Early Collapse of Arctic Sea Ice Is Another Ominous Sign of Rapid Warming

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This image from 2010 shows the boundary between permanent and seasonal sea ice in the Arctic Ocean, northwest of Greenland. / Credit: NASA

Earth’s already-beleaguered northern icecap suffered another blow this month with the early collapse of a barrier that kept some of Arctic’s most durable ice in place.

The ice arch across the Nares Strait, which separates Greenland from Ellesmere Island in Canada’s far northeast, gave way two months earlier than usual, said Laurence Dyke, a paleoglaciologist at the Geological Survey of Denmark and Greenland.

“On May 10, this arch disintegrated, leaving the oldest and thickest sea ice in the Arctic vulnerable to being swept south where it will melt away,” Dyke told Seeker. “Over the last two weeks, the area of broken ice has expanded massively to the north, and lots of Arctic sea ice is flowing southwards through the Nares Strait.”

The channel and the Lincoln Sea, at the northern tip of Greenland, are normally covered by a sheet of ice several meters thick until around July, Dyke said. Usually, ice sheets that cover the strait are anchored to land and don’t move, blocking the passage of sea ice through the strait.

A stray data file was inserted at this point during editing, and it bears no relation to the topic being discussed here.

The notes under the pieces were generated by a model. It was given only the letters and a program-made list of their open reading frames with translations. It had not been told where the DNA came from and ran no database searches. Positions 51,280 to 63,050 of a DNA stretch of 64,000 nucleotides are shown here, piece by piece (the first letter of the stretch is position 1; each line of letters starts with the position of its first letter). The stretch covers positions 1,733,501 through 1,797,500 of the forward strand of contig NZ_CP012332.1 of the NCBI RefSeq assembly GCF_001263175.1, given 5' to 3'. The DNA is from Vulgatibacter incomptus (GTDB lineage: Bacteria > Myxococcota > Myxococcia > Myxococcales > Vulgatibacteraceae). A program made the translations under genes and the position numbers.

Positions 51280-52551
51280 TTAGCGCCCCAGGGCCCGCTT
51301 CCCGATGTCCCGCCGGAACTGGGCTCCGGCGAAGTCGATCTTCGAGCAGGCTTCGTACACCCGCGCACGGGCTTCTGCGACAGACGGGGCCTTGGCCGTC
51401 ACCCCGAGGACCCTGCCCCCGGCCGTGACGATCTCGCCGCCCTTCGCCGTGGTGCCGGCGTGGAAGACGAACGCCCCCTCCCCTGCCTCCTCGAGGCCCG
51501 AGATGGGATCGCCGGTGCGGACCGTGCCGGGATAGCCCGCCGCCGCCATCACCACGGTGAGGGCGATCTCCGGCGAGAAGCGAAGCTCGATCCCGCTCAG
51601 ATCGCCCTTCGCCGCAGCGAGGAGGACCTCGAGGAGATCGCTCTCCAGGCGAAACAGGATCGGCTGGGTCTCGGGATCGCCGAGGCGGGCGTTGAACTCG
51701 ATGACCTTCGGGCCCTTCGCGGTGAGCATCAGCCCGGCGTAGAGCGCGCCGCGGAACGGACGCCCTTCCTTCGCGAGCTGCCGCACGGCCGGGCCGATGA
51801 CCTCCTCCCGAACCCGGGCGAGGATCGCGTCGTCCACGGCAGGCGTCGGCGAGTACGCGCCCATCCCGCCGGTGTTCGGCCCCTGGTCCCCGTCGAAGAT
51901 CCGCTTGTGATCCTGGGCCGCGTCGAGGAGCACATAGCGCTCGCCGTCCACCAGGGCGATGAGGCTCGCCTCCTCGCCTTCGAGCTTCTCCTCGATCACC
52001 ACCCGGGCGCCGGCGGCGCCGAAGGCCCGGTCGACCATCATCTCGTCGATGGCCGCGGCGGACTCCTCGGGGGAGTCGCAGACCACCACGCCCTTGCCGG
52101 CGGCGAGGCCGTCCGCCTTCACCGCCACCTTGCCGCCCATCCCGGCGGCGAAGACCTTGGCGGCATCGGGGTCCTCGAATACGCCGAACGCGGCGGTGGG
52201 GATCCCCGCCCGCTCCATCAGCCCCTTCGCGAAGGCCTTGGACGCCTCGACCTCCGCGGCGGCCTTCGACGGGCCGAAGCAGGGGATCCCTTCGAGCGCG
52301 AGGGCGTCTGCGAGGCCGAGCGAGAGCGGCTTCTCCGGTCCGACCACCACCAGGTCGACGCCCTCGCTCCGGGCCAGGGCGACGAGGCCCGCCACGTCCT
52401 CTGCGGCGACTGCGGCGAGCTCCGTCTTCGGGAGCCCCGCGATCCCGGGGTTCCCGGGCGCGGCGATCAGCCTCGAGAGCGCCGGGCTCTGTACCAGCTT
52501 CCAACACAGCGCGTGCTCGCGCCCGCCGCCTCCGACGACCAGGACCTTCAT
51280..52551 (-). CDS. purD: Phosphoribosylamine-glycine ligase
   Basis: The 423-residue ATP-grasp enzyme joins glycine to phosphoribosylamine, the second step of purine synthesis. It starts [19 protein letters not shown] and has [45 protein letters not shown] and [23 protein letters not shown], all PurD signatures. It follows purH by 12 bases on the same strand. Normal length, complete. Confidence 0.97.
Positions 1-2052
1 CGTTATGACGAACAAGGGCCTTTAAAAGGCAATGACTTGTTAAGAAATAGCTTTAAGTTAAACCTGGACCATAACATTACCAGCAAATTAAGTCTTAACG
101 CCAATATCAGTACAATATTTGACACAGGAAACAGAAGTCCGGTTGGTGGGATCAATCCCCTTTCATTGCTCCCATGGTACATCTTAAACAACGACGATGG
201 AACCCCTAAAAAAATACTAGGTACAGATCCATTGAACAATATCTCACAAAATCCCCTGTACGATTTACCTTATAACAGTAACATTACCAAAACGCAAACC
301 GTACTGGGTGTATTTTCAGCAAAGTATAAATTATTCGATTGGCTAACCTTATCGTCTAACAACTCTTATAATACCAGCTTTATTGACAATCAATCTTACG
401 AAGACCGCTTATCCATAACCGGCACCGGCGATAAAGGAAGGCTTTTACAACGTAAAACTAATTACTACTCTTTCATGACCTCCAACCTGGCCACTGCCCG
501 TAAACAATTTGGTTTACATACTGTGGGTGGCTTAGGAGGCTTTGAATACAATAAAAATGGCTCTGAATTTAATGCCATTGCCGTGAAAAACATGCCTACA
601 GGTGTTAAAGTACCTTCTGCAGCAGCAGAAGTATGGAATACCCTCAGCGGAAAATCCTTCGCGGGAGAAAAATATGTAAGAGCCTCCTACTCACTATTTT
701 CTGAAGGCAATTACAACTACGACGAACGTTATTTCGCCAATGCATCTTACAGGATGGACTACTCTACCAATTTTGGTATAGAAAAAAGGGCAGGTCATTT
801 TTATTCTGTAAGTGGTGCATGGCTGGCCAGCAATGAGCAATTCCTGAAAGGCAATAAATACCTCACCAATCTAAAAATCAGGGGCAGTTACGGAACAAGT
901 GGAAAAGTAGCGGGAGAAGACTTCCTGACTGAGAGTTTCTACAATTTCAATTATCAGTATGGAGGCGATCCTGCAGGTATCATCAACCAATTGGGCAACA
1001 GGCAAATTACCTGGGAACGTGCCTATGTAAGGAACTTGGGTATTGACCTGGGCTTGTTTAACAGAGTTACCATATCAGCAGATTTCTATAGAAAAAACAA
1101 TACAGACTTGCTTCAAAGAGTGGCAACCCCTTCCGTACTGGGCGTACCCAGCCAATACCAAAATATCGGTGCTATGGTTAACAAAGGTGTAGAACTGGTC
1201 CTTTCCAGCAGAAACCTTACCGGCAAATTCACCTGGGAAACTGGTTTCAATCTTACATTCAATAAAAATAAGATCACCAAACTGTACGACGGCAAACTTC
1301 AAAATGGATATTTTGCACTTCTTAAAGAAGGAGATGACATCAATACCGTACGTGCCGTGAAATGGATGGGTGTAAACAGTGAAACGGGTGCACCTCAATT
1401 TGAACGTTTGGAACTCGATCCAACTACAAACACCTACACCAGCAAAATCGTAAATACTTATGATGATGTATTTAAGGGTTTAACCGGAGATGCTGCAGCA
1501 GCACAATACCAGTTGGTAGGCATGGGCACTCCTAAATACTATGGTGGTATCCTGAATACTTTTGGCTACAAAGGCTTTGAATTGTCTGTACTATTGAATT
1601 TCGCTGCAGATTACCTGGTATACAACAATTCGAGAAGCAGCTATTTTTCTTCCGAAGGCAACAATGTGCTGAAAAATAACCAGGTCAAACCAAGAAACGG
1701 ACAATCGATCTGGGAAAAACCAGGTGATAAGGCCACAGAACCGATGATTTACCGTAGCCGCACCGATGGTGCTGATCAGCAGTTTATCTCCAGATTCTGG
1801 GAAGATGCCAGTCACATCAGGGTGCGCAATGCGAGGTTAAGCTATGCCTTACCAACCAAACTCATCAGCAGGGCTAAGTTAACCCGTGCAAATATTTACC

But as heat-trapping fossil-fuel emissions like carbon dioxide build up in the atmosphere, the Arctic is warming twice as fast as the rest of the globe. And this year, land-anchored ice in the strait failed to form amid the record warmth and record low sea ice coverage recorded across the Arctic. That left only an arch of ice at the northern end of the strait, where it joined the Lincoln Sea — the structure that gave way earlier this month.

“This is especially important as the Lincoln Sea contains the last bastion of old, thick multi-year sea ice,” Dyke said.

The Nares Strait is the smaller of two passages that can funnel ice from that area toward the Atlantic.

The Fram Strait, on the east side of Greenland, carries “significantly more,” said Twila Moon, a glaciologist at the National Snow and Ice Data Center in Colorado — “But every little bit counts.”

And the loss of multi-year ice is already a chronic problem in the Arctic. It forms the heart of next year’s sea ice and provides habitat for whales, seals, and birds.

“It’s also playing a role to reduce the amount of heat the ocean can take in during the summer,” Moon said. If less ice is floating on the surface of the Arctic ocean, the dark-colored sea will absorb more of the Sun’s energy — “and of course, more heat in the ocean reduces our sea ice further, and we get a runaway effect.”

“Each of these small events adds up, and they’re not good news,” she added.

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